As I get older, I find that truly profound experiences leave me literally speechless. Words cannot express the feelings and emotions.  This was my experience today, as I tried to understand the experiences of this past weekend attending the XI Encuentro Indigena de las Americas-XI Native Gathering of the Americas.

I have incredible gratitude to the Delegates, Elders and Tribal Members, who shared their rituals, stories, dances, and hopes and dreams with those of us non-indigenous people in attendance. To allow us to be a part of your conference, was an incredible honor, and one I will always hold sacred. 

Kiauhi de Mexico, and her Mother dress for the evening dance 


What is truly amazing is how complete strangers can form deep bonds, even when there is a struggle to speak one another's languages. Perhaps it is just this part, the willingness to try and understand and learn from one another, that creates the intense connection.  

My heart was heavy, as I said goodbye early to the Delegates we hosted-Humberto de Puerto Rico and Alejandro de Costa Rica-due to a winter storm warning. I have so much gratitude to both of them for letting me practice my broken Spanish and to Humberto and my friend Anne (who also hosted Delegates), for helping me to communicate, when needed. If you look at the smiles on both these GENTLE-men's faces, you will know their hearts. Both of them are fabulous story tellers, with a wonderful sense of humor. 

Alejandro Y Humberto. We woke to snow yesterday, which was a treat for both of them! 

This morning, I felt as if I was in a fog. I was not completely grounded and knew that I needed to head into the studio to work through my emotions. I was grateful to have the time, as I had not booked clients, expecting to still be hosting. The familiar internal tension was present, an urgency of sorts, letting me know that the simmering had begun. So many feelings were stirring inside, I tried to write about the experience, but nothing came; only single words. I knew it was about trusting the images to help me integrate.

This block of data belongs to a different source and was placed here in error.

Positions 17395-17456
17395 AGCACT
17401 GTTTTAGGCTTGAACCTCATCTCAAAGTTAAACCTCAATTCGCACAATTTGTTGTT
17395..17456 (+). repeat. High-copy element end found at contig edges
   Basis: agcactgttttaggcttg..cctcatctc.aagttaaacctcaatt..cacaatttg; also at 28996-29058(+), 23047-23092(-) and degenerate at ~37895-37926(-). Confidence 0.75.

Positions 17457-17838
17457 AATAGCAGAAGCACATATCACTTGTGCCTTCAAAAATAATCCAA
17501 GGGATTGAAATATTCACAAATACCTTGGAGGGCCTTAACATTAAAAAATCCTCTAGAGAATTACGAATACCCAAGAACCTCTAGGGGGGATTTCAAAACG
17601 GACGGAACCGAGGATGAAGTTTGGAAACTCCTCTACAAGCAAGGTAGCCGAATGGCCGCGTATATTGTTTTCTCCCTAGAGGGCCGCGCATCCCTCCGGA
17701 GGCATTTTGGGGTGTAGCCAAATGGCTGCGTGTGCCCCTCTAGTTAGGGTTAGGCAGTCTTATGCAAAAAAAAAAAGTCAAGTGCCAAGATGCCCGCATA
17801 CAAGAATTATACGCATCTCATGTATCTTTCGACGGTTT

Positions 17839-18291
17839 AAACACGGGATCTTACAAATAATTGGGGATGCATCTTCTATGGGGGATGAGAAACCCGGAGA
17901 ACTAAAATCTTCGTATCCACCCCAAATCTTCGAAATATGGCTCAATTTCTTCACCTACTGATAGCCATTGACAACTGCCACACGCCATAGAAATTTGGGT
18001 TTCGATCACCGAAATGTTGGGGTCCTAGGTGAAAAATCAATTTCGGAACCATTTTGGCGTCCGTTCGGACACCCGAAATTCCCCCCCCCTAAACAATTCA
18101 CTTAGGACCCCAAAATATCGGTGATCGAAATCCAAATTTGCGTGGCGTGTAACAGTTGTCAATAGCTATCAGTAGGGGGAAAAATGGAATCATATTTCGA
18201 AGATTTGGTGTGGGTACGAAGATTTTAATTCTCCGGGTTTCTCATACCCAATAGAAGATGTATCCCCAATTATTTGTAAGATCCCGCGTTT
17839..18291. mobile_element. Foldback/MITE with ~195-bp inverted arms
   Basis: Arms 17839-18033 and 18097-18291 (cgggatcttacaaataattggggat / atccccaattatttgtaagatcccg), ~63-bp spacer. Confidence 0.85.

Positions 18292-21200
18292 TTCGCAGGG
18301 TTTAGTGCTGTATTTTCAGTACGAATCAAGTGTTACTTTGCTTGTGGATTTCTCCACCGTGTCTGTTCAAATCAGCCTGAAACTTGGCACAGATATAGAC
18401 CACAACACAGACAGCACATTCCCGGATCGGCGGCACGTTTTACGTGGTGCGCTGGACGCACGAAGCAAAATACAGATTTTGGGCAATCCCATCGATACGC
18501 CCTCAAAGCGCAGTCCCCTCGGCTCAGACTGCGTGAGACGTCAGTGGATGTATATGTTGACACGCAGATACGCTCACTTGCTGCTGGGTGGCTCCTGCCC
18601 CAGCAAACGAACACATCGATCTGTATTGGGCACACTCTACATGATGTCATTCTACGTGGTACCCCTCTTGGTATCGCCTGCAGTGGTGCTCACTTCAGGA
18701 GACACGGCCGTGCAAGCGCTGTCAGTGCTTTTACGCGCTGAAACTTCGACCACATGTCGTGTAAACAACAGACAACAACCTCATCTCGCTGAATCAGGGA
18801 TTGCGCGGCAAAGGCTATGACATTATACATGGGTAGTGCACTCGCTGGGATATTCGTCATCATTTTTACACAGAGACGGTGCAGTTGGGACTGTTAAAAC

The time spent preparing the paper and the studio, is almost a ritual. The act of preparation allows the images to stew, eventually surfacing, revealing the images. As I put things in order, I know if I relax and trust, I the images will appear. Once the canvas is ready, I reach for the first color, pick up a brush and…LISTEN. 

This is what appeared today. It is the beginning of a story…



3 Responses

  1. Sheri, this post is so inspiring in so many ways. I am writing a piece of fiction about a Chippewa man who is a wood-carver and a harbormaster. He seems real to me now, though I only know a handful of Native Americans. I also agree that different cultures really help me understand my own better. My friends from Brazil, Kenya, Japan and India all make my life richer. I also start out an art session sorting, making space, throwing out old paper palettes and brooding. Then the art comes to me. Again, great post! Way to go Feisty Woman!

  2. Thank you so much Katrina. I would love to read your story when you are ready to share it with the world. It sounds beautiful. It’s important while we are in the birthing process to keep our creations sacred.
    The clearing of the studio for what is to come is almost a meditation. It’s great to know this is your ritual too.
    BIG HUG and thank you for commenting!!!

  3. Sheri, I have the first 3 small bits of my story on my blog under portfolio and novel in progress. Thank you for sharing and being such an encouraging voice for all of us in the art community.